By September our gardens, having performed all summer long, may be getting a little tired, both physically and visually. Mornings are heavy with dew and the evenings contain their first chill. Early-summer flowers have gone over, but later-flowering plants and grasses, particularly in prairie schemes, are at their absolute best. Still, a little tidy up will help to keep everything in check, and this is a perfect time for pruning certain species, such as birch, that will bleed if pruned earlier.
In most cases, there’s not too much to do – September is at the end of the summer-pruning season and, as plants aren’t yet dormant, it’s still a little early for autumn and winter pruning. After a season’s growth, many plants will have already formed next year’s flower buds, so prune with care.
However, early-flowering honeysuckle and other climbers, including jasmine, passionflower and climbing hydrangea, that have just finished flowering, can be pruned now – lightly in the case of the hydrangea, or with a little more enthusiasm if your honeysuckle or jasmine are now outgrown their space.
More pruning advice for autumn:
Plants to prune now:
Any pruning jobs you didn’t get round to in August can still be done this month. You might also want to get ahead a little for the winter to come.
If you have varieties that don’t form attractive hips, then deadhead to prolong their flowering into autumn.
Remove the foliage on the lower part of the bamboo stems, to show off their colours and let the winter sun filter through over the coming months.
Most conifers are best clipped in August, but yew will handle a last neatening up now.
Hebes have now finished flowering and can be deadheaded and gently neatened up.
- Forsythia: Any shrub, like forsythia, that flowers on the previous year’s growth should never be cut now or you’ll have no flowers next year.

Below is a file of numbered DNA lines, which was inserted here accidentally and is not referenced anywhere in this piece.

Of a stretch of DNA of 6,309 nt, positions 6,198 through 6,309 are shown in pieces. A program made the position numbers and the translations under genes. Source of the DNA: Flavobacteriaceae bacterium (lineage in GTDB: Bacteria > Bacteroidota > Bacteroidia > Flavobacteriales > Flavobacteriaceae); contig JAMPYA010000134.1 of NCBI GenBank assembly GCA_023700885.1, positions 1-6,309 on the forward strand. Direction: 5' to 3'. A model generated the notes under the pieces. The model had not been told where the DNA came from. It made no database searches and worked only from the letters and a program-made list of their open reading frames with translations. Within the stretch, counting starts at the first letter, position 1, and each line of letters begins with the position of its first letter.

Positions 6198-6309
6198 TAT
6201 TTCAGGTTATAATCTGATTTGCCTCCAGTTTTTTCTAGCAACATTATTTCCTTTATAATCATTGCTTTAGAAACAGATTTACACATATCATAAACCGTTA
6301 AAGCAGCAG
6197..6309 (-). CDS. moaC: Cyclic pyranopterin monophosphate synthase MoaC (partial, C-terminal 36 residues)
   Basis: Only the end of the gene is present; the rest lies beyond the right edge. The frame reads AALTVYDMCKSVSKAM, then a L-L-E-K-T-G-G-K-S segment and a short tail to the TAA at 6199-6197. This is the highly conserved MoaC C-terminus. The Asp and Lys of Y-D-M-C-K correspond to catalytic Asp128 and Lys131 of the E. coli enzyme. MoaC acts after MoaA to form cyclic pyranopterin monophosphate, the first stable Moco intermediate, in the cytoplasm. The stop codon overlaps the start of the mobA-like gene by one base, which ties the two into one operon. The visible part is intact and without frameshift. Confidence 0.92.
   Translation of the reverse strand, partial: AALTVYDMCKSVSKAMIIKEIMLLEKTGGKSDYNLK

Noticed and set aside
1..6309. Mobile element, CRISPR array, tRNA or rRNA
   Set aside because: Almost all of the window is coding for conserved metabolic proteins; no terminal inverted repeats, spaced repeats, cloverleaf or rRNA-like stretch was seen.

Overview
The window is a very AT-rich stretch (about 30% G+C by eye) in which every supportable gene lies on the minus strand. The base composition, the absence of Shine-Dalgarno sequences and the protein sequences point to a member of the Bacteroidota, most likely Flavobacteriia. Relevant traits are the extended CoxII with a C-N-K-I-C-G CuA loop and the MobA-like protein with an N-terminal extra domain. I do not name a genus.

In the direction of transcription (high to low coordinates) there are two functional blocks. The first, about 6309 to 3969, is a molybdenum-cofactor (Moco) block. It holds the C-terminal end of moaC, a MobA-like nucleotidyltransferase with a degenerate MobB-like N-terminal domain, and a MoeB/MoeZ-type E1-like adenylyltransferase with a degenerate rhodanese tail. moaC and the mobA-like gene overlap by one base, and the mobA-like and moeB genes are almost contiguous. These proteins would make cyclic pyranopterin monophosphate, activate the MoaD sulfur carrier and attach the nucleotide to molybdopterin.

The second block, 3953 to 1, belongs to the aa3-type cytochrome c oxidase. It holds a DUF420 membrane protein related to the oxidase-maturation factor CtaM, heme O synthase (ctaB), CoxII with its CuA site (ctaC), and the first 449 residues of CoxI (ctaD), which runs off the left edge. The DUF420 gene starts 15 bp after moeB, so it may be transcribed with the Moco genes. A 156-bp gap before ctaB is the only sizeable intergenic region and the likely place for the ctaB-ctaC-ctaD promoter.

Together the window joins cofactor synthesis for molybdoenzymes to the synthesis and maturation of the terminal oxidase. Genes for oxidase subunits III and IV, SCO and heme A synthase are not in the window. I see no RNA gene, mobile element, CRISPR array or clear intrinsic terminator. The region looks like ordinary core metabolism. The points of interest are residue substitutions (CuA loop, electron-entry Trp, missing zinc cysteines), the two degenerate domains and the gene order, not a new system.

- Siberian dogwood: If you cut Cornus alba now, you’ll lose the beautiful winter stems.
- Evergreen grasses: These generally don’t need cutting back and provide valuable nesting material for birds in spring.
- Roses that form hips: After flowering, some roses form attractive, glossy, red hips, adding late colour to the garden. These were traditionally made into rose-hip syrup. Hips are also a valuable food source for birds through the winter, giving another reason to value them.
Step-by-step: Pruning early-flowering honeysuckle
Honeysuckle that flowers early is best cut back as soon as it finishes its display, usually about now. The aim of pruning Lonicera in September is to create a pleasing framework on which flowers will form next year. Flower buds set in one growing season and open the next, so never remove all the summer’s new stems or you’ll have no flowers next year.
Instead, aim to create a framework of main stems, tied in to the support, with short shoots of a few buds coming off them. If your honeysuckle needs regenerative pruning, wait until late winter.
Assess your honeysuckle’s structure first, in order the make the correct cuts once you start. Visually select three or four main stems that you wish to keep, which will form the basis of the finished framework.
Take care if you’re using a step ladder – always ensure three limbs are supporting you at any one time. Two feet and one hand for me here. Also make sure the ladder has a firm, level footing.
Remove any dead or diseased material first, with clean, sharp secateurs. Tie any loose framework stems to the support, so they’re well spaced, then cut back a third of the side-shoots to a few buds.
Also prune this way:
This framework of an open structure works really well for many flowering and even fruiting plants, including:
- Jasmines can be treated just like honeysuckle
- Passion flowers can be pruned now, in much the same way
- Apples and pears: use this method, but do it in winter and earlier in the summer
- Climbing roses, again, are best pruned in late winter